Feature Article - June 2019
Find a printable version here


A Look at Trends in Aquatic Facilities

Looking forward, respondents from rec centers, Ys and parks were the most likely to be expecting further increases to aquatic revenues. Among aquatic respondents, from 2018 to 2019, 39.6 percent of rec centers, 37.7 percent of Ys and 36.3 percent of parks said they are expecting aquatic revenues to increase.

The percentage of aquatic respondents who report that their aquatic revenues support aquatic operations remained virtually unchanged from 2018 to 2019. More than one-fifth (21.7 percent) of aquatic respondents said their aquatic facilities generate the revenue to support operations (compared with 21.5 percent in 2018), while 69.3 percent said their aquatic facilities are subsidized via funding from other sources. (See Figure 38.)

Respondents from health clubs were the most likely to report that they earn their aquatic operating costs back via aquatic revenues. Some 36 percent of health club respondents with aquatics said they cover their aquatic operating costs with revenues. They were followed by parks (23.9 percent of whom cover aquatic operating costs with revenues) and Ys (23.2 percent).

Respondents from camps and colleges were the most likely to subsidize the aquatic operations with funding from other sources. Some 78 percent of camp respondents and 77.6 percent of college respondents with aquatics said they cover some of their aquatic operating expenses with funding from other sources.


The majority of aquatic respondents reported that they currently provide programming at their aquatic facilities, from learn-to-swim programs to aquatic exercise programs. Some 94.6 percent of aquatic respondents said that they offer aquatic programming at their facilities. This includes 100 percent of aquatic respondents from schools and Ys. Nearly all—99 percent—college aquatic respondents also provide programming. They were followed by those from rec centers (96.4 percent), health clubs (95.8 percent), parks (93.8 percent) and camps (88.1 percent.)

The top 10 aquatic programs currently found at aquatic facilities include:

  1. Leisure swim (currently found at 85.7 percent of aquatic facilities)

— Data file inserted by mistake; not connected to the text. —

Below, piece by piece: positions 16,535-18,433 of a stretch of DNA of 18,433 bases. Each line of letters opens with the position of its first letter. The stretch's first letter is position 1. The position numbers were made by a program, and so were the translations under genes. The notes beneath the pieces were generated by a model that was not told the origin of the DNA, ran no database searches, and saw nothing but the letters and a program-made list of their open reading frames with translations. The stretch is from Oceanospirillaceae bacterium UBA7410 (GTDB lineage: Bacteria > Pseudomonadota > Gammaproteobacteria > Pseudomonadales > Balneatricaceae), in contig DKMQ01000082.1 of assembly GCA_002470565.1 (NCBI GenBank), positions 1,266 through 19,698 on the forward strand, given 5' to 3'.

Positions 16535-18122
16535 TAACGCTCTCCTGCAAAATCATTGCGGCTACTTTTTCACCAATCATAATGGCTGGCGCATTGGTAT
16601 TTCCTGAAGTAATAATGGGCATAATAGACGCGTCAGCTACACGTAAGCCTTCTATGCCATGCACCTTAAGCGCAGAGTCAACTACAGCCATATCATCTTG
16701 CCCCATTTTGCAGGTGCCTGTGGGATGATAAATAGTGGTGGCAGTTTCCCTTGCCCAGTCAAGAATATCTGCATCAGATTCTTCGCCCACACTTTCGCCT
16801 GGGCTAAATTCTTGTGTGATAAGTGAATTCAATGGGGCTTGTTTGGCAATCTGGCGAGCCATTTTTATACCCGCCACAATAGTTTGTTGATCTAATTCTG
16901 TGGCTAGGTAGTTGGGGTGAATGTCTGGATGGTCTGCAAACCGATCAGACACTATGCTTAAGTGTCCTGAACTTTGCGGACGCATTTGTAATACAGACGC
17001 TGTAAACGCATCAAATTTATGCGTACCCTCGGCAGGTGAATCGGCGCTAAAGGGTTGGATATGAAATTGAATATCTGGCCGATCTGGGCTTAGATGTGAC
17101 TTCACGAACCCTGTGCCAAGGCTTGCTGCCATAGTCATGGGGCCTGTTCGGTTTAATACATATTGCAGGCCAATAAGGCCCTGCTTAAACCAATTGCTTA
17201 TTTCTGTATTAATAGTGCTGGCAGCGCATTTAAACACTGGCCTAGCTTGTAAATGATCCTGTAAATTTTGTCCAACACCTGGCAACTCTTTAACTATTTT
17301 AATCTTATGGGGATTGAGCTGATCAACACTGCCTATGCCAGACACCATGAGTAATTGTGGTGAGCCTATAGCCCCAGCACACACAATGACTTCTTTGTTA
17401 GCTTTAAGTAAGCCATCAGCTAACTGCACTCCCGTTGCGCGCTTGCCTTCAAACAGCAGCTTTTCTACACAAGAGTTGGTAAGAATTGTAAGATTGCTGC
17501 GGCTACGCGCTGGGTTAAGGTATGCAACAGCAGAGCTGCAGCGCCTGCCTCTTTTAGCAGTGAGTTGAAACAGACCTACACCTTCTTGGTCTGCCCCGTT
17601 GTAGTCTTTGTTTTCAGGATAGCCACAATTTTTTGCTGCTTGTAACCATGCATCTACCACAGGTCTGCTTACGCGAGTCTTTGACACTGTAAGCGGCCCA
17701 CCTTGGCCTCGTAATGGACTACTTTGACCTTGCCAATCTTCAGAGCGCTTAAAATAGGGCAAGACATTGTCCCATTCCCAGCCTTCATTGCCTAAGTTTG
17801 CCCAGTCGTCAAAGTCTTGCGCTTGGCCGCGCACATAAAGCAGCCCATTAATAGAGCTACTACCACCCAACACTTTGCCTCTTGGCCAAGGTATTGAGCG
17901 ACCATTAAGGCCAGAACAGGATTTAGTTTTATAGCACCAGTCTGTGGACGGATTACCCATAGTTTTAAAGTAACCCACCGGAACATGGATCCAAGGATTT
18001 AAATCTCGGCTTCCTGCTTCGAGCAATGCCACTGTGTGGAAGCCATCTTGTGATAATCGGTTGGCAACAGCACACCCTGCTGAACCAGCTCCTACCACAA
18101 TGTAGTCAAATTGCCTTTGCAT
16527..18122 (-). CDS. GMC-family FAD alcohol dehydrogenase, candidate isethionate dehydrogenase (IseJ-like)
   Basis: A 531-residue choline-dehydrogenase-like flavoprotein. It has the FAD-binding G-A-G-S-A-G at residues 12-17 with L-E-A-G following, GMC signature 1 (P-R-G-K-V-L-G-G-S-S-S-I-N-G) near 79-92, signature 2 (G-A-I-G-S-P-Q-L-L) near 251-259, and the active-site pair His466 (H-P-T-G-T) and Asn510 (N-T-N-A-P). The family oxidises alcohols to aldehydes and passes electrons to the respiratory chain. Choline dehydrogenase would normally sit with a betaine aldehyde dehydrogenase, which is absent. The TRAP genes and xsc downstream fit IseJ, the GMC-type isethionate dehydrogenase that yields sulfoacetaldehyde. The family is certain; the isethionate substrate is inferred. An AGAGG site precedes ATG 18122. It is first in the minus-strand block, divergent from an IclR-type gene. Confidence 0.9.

2. Learn-to-swim for children (80 percent)
  3. Lifeguard training (74.2 percent)
  4. Lap swim (73.9 percent)
  5. Aquatic exercise programs (64.5 percent)
  6. Learn-to-swim for adults (58.8 percent)
  7. Water safety programs (55.2 percent)
  8. Youth swim teams (54.5 percent)
  9. Swim meets and competitions (49.5 percent)
  10. Special needs aquatic programs (33.6 percent)

No programs saw an increase in the number of respondents providing them from 2018 to 2019.

Aquatic respondents from Ys are more likely than others to provide: leisure swim; learn-to-swim for children; lifeguard training; lap swim; aquatic exercise programs; learn-to-swim for adults; water safety programs; youth swim teams; and special needs aquatic programs.

Aquatic respondents from schools and school districts were more likely than others to provide swim meets and competitions, school/collegiate swim teams, and diving or diving teams.

Aquatic respondents from colleges were more likely than others to provide water polo. Those from rec centers were the most likely to offer adult swim teams. And finally, aquatic respondents from health clubs were the most likely to offer aqua-therapy programs.

The percentage of aquatic respondents who report that they are planning to add additional aquatic programs at their facilities over the next few years remained virtually unchanged in 2019. Some 19.8 percent said they had such plans, compared with 19.6 percent in 2018.